|Submission Date||Jan. 31, 2011|
University of Illinois at Chicago
OP-8: Clean and Renewable Energy
Associate Chancellor for Sustainability
Office of Sustainability
Option 1: Total clean and renewable electricity generated on site during the performance year and for which the institution retains or has retired the associated environmental attributes :
Option 2: Non-electric renewable energy generated:
Option 3: Total clean and renewable electricity generated by off-site projects that the institution catalyzed and for which the institution retains or has retired the associated environmental attributes :
Option 4: Total RECs and other similar renewable energy products that the institution purchased during the performance year that are Green-e certified or meet the Green-e standard's technical requirements and are third party verified:
Option 5: Total electricity generated with co-generation technology using non-renewable fuel sources :
Total energy consumed during the performance year :
University of Illinois at Chicago requested that AASHE Staff correct a mistake in this reporting field for the reason specified below.Previous Value: 5033474.0
Explanation: After we reviewed this data for another purpose we realized that this number is not correct.
A brief description of on-site renewable electricity generating devices :
UIC has installed 224 solar panels on campus, most notably the ones on top of UIC's first LEED Gold certified building, Lincoln Hall.
A brief description of on-site renewable non-electric energy devices:
A geothermal well system is used for heating and cooling two "green" buildings currently. This will expand to three in Fall 2011, two of which will be LEED certified. A geothermal heat pump is a central heating and cooling system that uses the earth as a heat source. This design takes advantage of the moderate temperatures in the ground to boost efficiency and reduce the operational costs of heating and cooling systems.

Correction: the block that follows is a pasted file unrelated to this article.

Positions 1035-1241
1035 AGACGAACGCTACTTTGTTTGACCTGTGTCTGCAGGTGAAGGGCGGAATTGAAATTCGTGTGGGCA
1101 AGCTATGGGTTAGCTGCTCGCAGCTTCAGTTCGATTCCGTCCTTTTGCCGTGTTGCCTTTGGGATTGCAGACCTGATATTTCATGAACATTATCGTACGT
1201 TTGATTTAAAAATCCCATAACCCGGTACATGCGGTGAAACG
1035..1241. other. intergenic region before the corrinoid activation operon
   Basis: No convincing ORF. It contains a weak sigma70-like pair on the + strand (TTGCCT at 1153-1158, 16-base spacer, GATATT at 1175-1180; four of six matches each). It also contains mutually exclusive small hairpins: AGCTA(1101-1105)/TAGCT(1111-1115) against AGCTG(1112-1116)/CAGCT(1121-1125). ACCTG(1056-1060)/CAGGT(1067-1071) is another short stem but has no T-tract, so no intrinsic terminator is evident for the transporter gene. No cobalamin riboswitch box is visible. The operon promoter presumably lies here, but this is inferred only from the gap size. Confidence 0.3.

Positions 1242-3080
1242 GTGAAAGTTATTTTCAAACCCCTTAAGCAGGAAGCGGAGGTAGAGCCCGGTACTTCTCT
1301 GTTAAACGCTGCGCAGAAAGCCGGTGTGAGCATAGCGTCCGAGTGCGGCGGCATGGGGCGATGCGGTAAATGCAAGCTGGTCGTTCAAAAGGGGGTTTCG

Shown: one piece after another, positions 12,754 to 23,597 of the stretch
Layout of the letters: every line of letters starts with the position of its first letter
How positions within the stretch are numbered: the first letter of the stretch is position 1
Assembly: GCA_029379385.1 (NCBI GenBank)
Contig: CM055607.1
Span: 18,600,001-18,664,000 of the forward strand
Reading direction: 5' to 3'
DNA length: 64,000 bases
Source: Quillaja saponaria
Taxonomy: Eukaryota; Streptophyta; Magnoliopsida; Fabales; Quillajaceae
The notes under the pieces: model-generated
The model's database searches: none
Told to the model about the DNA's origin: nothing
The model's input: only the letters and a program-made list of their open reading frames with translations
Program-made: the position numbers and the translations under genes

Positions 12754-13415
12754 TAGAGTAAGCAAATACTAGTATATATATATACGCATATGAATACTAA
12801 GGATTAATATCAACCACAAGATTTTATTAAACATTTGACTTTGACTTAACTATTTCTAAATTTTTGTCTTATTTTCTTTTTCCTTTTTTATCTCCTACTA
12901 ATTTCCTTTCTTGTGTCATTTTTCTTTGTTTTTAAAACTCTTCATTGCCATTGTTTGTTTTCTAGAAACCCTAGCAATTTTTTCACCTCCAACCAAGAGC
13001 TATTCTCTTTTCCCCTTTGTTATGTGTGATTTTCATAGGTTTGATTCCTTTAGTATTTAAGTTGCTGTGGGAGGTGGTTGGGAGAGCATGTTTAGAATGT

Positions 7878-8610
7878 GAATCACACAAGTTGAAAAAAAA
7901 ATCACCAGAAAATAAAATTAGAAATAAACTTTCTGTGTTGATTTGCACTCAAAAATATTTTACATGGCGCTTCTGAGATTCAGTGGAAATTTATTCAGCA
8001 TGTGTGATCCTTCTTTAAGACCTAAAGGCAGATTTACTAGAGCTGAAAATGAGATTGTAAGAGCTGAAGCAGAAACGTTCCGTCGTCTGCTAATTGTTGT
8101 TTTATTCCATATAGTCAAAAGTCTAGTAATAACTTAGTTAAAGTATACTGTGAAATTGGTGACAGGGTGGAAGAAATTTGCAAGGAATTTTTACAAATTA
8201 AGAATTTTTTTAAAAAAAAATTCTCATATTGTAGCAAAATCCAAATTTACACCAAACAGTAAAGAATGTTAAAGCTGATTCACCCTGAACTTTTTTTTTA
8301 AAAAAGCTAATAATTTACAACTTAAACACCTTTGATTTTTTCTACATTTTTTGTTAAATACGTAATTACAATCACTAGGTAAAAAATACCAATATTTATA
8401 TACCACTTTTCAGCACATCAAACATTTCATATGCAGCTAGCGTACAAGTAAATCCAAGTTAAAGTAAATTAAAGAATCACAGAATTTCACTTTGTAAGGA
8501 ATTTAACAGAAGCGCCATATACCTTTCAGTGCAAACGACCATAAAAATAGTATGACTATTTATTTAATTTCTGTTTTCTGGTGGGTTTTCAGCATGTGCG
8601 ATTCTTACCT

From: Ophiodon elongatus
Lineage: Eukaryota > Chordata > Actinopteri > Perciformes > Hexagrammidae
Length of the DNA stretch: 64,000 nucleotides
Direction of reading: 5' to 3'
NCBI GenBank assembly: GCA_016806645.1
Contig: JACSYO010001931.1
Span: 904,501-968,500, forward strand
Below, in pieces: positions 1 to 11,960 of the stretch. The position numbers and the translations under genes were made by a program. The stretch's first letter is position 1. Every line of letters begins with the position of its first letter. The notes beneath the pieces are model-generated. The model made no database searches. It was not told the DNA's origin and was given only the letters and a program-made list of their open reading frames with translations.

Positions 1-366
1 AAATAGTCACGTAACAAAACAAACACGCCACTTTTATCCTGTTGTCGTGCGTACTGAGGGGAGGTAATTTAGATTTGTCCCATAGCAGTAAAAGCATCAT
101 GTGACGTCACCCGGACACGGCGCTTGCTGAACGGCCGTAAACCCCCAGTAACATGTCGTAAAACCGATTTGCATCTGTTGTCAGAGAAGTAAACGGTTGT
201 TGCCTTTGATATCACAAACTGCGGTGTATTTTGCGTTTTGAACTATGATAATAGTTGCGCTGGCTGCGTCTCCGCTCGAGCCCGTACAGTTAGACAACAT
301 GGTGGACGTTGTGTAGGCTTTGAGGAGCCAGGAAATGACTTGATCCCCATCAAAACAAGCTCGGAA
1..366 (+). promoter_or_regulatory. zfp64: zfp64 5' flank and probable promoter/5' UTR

A brief description of off-site, institution-catalyzed, renewable electricity generating devices:
A brief description of RECs or other similar renewable energy products purchased during the previous year:
A brief description of co-generation technologies deployed:
Utility Operations runs its own power plants on the UIC campus. Cogeneration is the simultaneous production of heat and power in a single thermodynamic process. Instead of discarding the heat produced by the power production process, it is captured and used to provide space heating and hot water heating, thus eliminating the added expense of burning fuels for the sole purpose of space heating. On the east side the plant can co-generate the production of high-temperature hot water with electricity. The west side plant can co-generate steam with electricity. These plants run primarily on natural gas which is cleaner than coal and fuel oil when considering hazardous air pollutants and carbon dioxide. When operated under certain conditions, cogeneration can be beneficial and helps lower the emission of carbon and sulfur dioxide pollutants into the air.
The website URL where information about the institution's renewable energy sources is available:
The information presented here is self-reported. While AASHE
staff review portions of all STARS reports and institutions are welcome to seek additional forms of review, the data in STARS reports are not verified by AASHE. If you believe any of this information is erroneous or inconsistent with credit criteria, please review the process for inquiring about the information reported by an institution and complete the Data Inquiry Form.
The information presented here is self-reported. While AASHE staff review portions of all STARS reports and institutions are welcome to seek additional forms of review, the data in STARS reports are not verified by AASHE. If you believe any of this information is erroneous or inconsistent with credit criteria, please review the process for inquiring about the information reported by an institution and complete the Data Inquiry Form.